Gather the kids. It’s time for some Easter fun with beets, cabbage and onions.
Those vegetables can provide natural dyes for eggs used in holiday celebrations this weekend. The Gemperle family, owner of a major egg company in Turlock, takes part in the tradition.
Last week, Kristi Gemperle piled ingredients on a kitchen counter and showed The Bee how it’s done: Simmer each vegetable in water long enough to yield its rich hue – beets for red, purple cabbage for blue, turmeric for yellow, and a few others. Then soak hard-boiled eggs until they take on the desired depth of color.
“I think everyone wants to get back to nature and do things naturally,” Gemperle said. “And it’s fun. You chop up your cabbage and see what color comes out of it.”
She is the daughter-in-law of the late Ernie Gemperle, who started Gemperle Farms in 1950. The Lander Avenue operation, one of California’s largest, sells eggs under various labels. Family members also are major donors to arts, education and other causes in and near Turlock.
For many families at Easter, coloring eggs means dipping them in synthetic dyes from a box. The natural colors harken back to European traditions, including the Switzerland of Ernie Gemperle’s birth.
Kristi and her husband, Mike, share the custom with daughters Sophia, 16; Eva, 15; Grace, 14; and Audrey, 10.
Most of the vegetables used in the dyes are cheap and easily found, including cabbage, beets, and red or yellow onions. Raw tumeric can be found in some stores, but powder from a jar works, too. Eggs also can be colored with loose black or Earl Grey tea.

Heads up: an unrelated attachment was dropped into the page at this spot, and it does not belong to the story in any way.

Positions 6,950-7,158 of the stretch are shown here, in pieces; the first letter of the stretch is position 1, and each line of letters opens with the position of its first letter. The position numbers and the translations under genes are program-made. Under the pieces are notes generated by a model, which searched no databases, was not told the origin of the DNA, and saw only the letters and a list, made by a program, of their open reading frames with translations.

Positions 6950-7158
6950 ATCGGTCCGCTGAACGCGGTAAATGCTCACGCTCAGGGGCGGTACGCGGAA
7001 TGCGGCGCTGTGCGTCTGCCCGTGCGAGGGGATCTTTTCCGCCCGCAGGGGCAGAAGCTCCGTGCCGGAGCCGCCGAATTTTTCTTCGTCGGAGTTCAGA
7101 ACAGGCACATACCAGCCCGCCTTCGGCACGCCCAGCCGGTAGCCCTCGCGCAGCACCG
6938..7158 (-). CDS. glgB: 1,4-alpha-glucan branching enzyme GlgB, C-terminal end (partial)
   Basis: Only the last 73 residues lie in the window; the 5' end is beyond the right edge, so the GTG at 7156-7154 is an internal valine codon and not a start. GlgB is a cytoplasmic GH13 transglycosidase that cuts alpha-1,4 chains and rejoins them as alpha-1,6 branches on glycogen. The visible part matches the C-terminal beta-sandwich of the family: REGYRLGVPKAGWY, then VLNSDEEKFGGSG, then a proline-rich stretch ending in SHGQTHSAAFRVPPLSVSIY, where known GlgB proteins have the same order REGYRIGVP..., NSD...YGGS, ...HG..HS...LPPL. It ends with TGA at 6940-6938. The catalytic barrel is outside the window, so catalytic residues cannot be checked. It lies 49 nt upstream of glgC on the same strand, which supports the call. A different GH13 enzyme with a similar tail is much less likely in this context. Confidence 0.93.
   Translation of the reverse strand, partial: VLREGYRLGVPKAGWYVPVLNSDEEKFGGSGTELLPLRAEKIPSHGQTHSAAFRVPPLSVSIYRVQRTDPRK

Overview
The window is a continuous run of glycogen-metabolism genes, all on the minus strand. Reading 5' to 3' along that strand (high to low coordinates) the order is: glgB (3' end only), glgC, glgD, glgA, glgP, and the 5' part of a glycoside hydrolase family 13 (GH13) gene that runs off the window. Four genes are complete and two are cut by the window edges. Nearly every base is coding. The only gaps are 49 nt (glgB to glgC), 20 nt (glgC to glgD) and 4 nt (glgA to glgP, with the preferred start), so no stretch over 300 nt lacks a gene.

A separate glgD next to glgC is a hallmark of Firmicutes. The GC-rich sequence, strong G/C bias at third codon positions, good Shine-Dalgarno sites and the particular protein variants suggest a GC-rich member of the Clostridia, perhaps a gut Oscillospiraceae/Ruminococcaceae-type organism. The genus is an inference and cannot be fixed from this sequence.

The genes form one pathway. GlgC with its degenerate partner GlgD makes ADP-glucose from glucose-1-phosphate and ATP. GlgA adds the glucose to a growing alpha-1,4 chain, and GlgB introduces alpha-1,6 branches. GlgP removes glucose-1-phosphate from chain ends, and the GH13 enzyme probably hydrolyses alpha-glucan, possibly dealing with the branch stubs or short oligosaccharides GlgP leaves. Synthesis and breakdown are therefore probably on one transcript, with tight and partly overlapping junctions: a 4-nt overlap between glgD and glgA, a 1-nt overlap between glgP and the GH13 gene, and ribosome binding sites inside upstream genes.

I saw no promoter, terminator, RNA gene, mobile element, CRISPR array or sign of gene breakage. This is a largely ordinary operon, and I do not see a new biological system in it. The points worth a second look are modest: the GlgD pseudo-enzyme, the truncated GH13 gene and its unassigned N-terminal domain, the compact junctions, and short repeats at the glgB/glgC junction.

The intensity of the color depends on how long the process goes.
“The more you boil things down, the more you soak, the deeper the colors,” Gemperle said. She added that a shorter time results in the pastel hues that some people prefer.
The family embellishes the eggs with leaves, blossoms and other natural materials, held on by cheesecloth while soaking in the dyes.
The Bee learned about the family tradition in a news release from Gemperle Farms last month. President Steve Gemperle, another son of the founder, talked fondly of it:
“We have keen memories of our dad bringing home fresh eggs from the ranch and our mother boiling the onion skins, plopping the egg in the solution and eagerly waiting for the color to emerge. I could not wait to remove the cheesecloth and see the secret image inside.”
This is not the first time The Bee has featured prominent people from Turlock who dye Easter eggs the natural way. A 2003 story described how it’s done by Michael Chiarello, a cooking show host, author and restaurateur.
“I still dye all my Easter eggs naturally,” he said. “Instead of those ubiquitous bright, pastel colors you buy in stores, these eggs turn out in soft, subtle hues.”
Bee staff writer John Holland can be reached at email@example.com or (209) 578-2385.